It’s been years since trendsetters declared the comeback of the bar cart as a living room fixture.
But as Washington interior designer Skip Sroka says, “Bar carts never left. They have always, always been around. Anyone who has been hospitable has one somewhere.” Stand-alone, movable bars are helpful for guests because they allow them to make their own beverages, but they also help hosts delegate drinks while they manage the other details of hospitality.
“There’s no good manners in asking your hostess for a drink,” Sroka says.
Think about width and where you will put it, whether you want to see the liquor bottles or whether you want them behind closed doors. And what about wheels? If you want to move the cart from the dining room to the living room occasionally, you might want the ability to roll. It seems that every home-furnishings retailer sells bar carts now, so there’s one to match every style.
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Even more proof that the bar cart is here to stay: Kevin Sharkey finally bought one. The executive editorial director of decorating, home and style for Martha Stewart Living loves a good cocktail party but has lived with a silver tray on a sideboard for years. Last month, he decided it was time for his own serving station.
“You don’t think a bar cart is an essential, but it is becoming an essential,” Sharkey says. “You don’t seem pretentious anymore if you have a bar cart. It’s not just a trend; it’s really a modern way of living.”
Some bar cart possibilities:
▪ A clear bar cart blends into the background, adding a useful hosting tool without adding visual clutter. The SAIC Tonic Bar Cart, designed by students at the School of the Art Institute of Chicago, recedes into a corner with its compact, triangular form — ready for a small dining room ($599, cb2.com). Bottom cubbies even hold 12 bottles of wine.
▪ Consider how the bar cart material will stand up to guests’ cocktail making. “Mirrored surfaces wipe up beautifully,” Sroka says, but spills on wood will add patina over time. (Note: Alcohol will etch marble surfaces.) The Noir Bar Cart, with its smoke-mirrored shelves and tubular metal, will endure the holiday season, summer cocktail season and more, ($599, crateandbarrel.com).
▪ “There’s a lot of personality going on with a bar,” Sharkey says. “The basic design should complement your collections, whether its alcohol or glasses. “It shouldn’t scream, ‘Look at me, first!’ It should just say, ‘Come over and make a drink.’” A wooden cart, such as the Blaine in walnut or cherry, makes for a warm, humble home for drink supplies ($499, roomandboard.com).
▪ As soon as Ikea debuted the trim little Raskog utility cart, bloggers and DIY-ers started testing its versatility, resulting in Raskog nightstands, craft stations, vanity carts, toy storage, bookshelves, potting benches and, of course, bar carts ($30, ikea.com).
▪ Sroka’s pick for a classic option is the Threshold Metal/Wood/Leather Bar Cart in gold ($130, target.com). “That’s really nice sort of transitional look,” he says. “You could mix that in a lot of interiors.” Railings prevent bottles from tipping.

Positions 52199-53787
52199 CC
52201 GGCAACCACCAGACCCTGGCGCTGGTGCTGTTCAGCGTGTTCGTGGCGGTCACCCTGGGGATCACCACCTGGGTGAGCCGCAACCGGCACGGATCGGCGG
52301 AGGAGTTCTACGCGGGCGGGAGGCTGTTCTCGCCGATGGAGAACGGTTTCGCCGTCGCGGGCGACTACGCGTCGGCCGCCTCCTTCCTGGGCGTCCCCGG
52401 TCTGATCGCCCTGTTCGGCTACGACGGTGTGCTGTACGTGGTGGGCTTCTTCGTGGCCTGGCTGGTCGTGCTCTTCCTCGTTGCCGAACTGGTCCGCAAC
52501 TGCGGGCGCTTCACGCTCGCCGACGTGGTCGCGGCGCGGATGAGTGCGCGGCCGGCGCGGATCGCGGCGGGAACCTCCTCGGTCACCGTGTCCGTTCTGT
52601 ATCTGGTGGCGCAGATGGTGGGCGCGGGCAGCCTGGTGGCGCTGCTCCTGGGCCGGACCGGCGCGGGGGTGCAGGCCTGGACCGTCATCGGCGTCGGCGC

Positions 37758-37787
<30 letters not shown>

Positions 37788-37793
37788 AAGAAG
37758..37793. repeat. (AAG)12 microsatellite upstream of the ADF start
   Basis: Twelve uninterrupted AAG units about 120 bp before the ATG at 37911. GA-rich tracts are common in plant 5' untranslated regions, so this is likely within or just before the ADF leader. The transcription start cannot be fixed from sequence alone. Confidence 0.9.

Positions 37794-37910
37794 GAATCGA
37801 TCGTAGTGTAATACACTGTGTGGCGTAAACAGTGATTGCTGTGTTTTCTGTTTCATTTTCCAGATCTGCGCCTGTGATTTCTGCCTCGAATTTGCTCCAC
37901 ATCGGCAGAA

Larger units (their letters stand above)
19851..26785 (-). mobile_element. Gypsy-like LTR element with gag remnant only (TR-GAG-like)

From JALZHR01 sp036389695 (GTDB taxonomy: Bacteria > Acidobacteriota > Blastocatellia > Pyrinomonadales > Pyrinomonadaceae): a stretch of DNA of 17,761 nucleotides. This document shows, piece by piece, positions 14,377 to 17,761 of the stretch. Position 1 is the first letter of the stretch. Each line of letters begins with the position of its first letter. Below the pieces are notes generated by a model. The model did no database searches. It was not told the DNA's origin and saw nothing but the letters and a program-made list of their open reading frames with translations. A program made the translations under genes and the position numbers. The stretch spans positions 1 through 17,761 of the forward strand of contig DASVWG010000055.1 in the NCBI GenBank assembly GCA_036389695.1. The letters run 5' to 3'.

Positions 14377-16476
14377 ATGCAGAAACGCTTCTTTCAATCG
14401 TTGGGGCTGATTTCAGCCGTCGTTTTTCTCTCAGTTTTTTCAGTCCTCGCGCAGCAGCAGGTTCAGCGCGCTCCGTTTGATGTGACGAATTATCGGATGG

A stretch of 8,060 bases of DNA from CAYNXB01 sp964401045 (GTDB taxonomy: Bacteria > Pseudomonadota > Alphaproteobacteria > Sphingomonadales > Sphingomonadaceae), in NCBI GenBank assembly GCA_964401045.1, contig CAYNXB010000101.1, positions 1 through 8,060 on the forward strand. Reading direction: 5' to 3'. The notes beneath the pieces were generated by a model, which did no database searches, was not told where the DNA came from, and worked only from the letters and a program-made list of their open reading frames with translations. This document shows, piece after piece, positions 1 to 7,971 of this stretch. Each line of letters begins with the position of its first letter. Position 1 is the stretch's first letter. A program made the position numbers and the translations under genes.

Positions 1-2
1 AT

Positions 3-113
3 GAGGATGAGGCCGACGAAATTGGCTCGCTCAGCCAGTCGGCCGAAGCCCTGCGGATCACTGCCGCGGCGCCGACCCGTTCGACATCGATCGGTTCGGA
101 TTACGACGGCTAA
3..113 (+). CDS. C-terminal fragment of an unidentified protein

▪ Look beyond home furnishing retailers for creative options, Sroka advises. Luxor, for example, manufactures specialty carts for work environments, but many of its utility carts could stand in as bar carts. The industrial feel comes with industrial function, too: The SSC-3 has casters with locking brakes, a one-inch lip around the top and middle shelves, and 300-pound carrying capacity ($148, webstaurantstore.com).
▪ If you think you might move the bar cart around, even seasonally, look for wheels, Sroka says. “I just think it’s a rather Jetsons-like convenience to roll your bar cart to whatever room you’re in, and that way nobody is having to go far. I think you should bring the good time to the group.” Shades of Light’s Rolling Bar Cart comes in black, turquoise and white, and also has a bonus lift-out serving tray ($490, shadesoflight.com).
▪ Small bar carts, such as the Monarch White Bar Cart, are ideal for tight spaces, but they can’t hold an entire bar’s worth of bottles and glasses ($136, overstock.com). Use them instead to set out ingredients for a special cocktail, designed just for the occasion, and teach your guests a new recipe. “Whatever you put out someone will use,” Sroka says. “Someone may prefer Scotch, but if you’re serving lemonade with iced tea and vodka and mint, then that’s what they’re going to drink.”
▪ We talked to Sharkey, decorating expert at Martha Stewart Living, days after he went bar cart shopping for his own apartment. The Gramercy Bar, from Mitchell Gold + Bob Williams, was the one that met his criteria: transitional style, medium size, open shelves and no wheels ($1,995, mgbwhome.com). “It’s not going to become dated,” he says.
▪ If your bar cart doesn’t have drawers, think carefully about the items you put on it, Sharkey says. Consider what you want to look at and what will save space. He recommends getting an all-in-one tool such as the Bar10der to reduce clutter (Stainless steel or vintage oak, $40, bloomingdales.com).
▪ Protect the surface of your bar cart (or the dinner table) and hold on to your cork with High Street Market’s Silver Wine Coaster With Cork ($26, highstreetmarket.com).
▪ What to stock for libation making? Besides glasses, Sharkey recommends a cutting board, bar towels, cocktail napkins, tray, strainer, shaker, bottle opener, jigger, knife and ice bucket. For an extra shot of style, see Kate Spade New York’s Raise a Glass Ice Bucket ($54, katespade.com).
Roberts is a freelance writer. She can be found at www.lindseymroberts.com.